|There are three different ways of making toy figurines by craftsmen in three different areas: Xuan La village, Phu Xuyen district, Dong Xuan and Pho Khach in Hanoi’s Old Quarter.
To he (toy figurines) seems to fall into oblivion in this contemporary time. In recent years, Vietnamese artisans and cultural researchers have made great efforts to revive this kind of traditional toy. Cultural researcher Trinh Bach and craftsman Dang Van Hau are among those who have made the toy more popular in the modern life. They have done a lot of research, remade the toys, and displayed them on Hang Ma street where a wide range of modern toys are on sale for the Mid-autumn Festival. Craftsman Dang Van Hau said: “We make To he in a traditional way. It is a hard work to make the same models of traditional toy figurines”.
It is not easy to restore the craft of making the toy figurines with a few artisans doing the work while many related historical documents have been lost. For a long time, Vietnamese folk toys were dominated by modern, imported toys. But craftsman Dang Van Hau and cultural researcher Trinh Bach do not give up. Trinh Bach said: “In 2017, Hau met a To he making artisan in Dong Xuan market in Hanoi. She gave us a set of tools to make them. The toy cannot be made totally by hand only. You need tools to make it”.
|In Xuan La village, Phu Xuyen district, toy figurines are made of glutinous rice powder dyed with cooked natural materials. The rice powder is steamed to become shiny (Photo: the Quai Branly Museum, France)
There are three different ways of making toy figurines by craftsmen in three different areas. In Xuan La village, Phu Xuyen district on the outskirt of Hanoi, toy figurines are made of glutinous rice powder dyed with cooked natural materials. The rice powder is steamed to become shiny. After that, craftsmen shape the dough into edible figurines such as trees, animals, flowers or characters from folk stories.
Meanwhile, craftsmen in Hang Ma, Hang Luoc, Hang Duong, and Dong Xuan street in Hanoi’s Old Quarter make toy figurines from glutinous powder mixed with colors, and then polish them to keep them for longer time. The toys can be in the shapes of cattle like horses, buffaloes, goats, pigs, fish, shrimp, elephants, tigers, or fruits. Some toys even depict people’s daily lives like a buffalo herding boy or children performing lion dances.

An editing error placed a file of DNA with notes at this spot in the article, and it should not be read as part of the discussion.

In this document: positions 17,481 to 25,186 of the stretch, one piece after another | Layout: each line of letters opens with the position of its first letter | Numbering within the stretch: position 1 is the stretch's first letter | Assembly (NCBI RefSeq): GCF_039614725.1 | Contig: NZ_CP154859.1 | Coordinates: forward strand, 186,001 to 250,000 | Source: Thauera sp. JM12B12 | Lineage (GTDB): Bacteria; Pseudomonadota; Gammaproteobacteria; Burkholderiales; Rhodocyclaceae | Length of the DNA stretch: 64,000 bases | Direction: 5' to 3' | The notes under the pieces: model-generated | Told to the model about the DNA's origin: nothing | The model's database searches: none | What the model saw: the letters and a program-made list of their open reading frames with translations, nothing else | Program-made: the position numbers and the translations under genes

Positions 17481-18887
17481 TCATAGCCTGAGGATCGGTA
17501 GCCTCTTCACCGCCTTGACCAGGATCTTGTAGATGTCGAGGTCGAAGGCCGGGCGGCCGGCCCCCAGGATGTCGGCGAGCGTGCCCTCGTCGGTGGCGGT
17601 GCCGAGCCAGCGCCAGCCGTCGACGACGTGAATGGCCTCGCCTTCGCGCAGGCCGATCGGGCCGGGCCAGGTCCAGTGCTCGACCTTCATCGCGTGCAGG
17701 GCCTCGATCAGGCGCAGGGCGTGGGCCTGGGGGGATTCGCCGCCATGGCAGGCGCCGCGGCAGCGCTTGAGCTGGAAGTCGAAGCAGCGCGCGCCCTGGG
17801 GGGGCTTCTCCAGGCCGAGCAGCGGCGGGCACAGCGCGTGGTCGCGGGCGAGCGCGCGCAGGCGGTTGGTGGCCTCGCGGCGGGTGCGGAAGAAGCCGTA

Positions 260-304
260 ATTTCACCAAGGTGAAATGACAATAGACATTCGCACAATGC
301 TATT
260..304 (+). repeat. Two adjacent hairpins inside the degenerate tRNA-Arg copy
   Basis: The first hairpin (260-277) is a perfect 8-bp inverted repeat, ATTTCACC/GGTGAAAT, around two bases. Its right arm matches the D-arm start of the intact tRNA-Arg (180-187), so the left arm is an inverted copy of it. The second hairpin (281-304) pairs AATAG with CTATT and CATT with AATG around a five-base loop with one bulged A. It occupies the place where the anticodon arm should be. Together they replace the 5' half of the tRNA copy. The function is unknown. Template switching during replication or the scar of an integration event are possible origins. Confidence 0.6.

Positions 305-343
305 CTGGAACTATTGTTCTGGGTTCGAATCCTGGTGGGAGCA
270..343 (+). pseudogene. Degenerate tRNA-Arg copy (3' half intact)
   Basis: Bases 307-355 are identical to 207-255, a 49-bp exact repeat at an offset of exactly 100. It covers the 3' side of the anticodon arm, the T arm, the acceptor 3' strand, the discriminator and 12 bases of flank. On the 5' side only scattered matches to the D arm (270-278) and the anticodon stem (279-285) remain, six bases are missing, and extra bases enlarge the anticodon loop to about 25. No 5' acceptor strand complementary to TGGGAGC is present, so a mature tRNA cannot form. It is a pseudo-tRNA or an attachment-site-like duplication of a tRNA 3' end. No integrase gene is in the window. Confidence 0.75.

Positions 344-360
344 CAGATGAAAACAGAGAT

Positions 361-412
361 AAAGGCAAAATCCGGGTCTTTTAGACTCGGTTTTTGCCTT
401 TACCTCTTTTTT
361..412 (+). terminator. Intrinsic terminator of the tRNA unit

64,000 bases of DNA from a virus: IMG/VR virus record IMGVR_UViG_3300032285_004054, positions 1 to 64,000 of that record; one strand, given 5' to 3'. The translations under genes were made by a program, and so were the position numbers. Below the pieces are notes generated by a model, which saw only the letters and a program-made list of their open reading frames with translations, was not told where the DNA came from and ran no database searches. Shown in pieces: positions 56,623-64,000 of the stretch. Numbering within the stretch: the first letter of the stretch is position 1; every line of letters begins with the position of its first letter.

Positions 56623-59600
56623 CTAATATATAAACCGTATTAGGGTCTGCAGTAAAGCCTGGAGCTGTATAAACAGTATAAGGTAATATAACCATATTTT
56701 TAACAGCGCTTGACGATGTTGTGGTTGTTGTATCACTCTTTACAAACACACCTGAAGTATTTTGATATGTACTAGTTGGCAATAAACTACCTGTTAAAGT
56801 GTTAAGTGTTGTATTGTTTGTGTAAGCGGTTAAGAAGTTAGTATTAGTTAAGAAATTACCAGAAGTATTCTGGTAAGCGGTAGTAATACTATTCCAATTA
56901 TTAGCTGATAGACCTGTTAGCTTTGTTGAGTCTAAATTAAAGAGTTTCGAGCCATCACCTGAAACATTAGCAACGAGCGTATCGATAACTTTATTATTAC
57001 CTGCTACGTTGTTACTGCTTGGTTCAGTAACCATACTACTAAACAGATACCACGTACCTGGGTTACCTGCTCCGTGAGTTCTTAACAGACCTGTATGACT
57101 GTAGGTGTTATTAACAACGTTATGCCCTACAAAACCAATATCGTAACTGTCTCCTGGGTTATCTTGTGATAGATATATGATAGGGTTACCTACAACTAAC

Another style of toy figurines called Pho Khach toy figurine was previously created by Chinese craftsmen in the Old Quarter streets of Hang Buom and Ma May. The toy figurines look more sophisticated and mainly depict four sacred animals and characters in Chinese history, stories or legends. In the 1960s, the traditional powder figurines of Pho Khach were placed in a stick which made it easier for the toys to be dried and then later became a folk toy called “To he”. Craftsman Dang Van Hau talked about the 3 styles of making powder figurines: “There are differences between the three styles. The styles of Phu Xuyen toy figurines are quite flexible and diverse. Each artisan has his or her way of making the toys. But, there was one thing in common. Phu Xuyen toy figurines are kept in bamboo sticks or rings. Dong Xuan toy figurines have darker colors as the powder was not steamed”.
|(Photo: the Quai Branly Museum, France)
Traditional toy figurines are not just popular folk toys, they also serve as religious objects. The figurines are considered a charm to protect the children from bad spirits. Toy figurines in the shape of five-fruit trays, horses, or embroidered shoes are used as offerings at the temples or pagodas. The images of young ladies in red, green or white dresses standing on boats or living in the mountains represent the Four Mother Goddesses of the Mother Goddess worshipping religion.
Due to the domination of modern, imported toys, traditional toy figurines in Hanoi were once fell into oblivion. In recent years, craftsmen and cultural researchers like Trinh Bach and Dang Van Hau have made it fresh.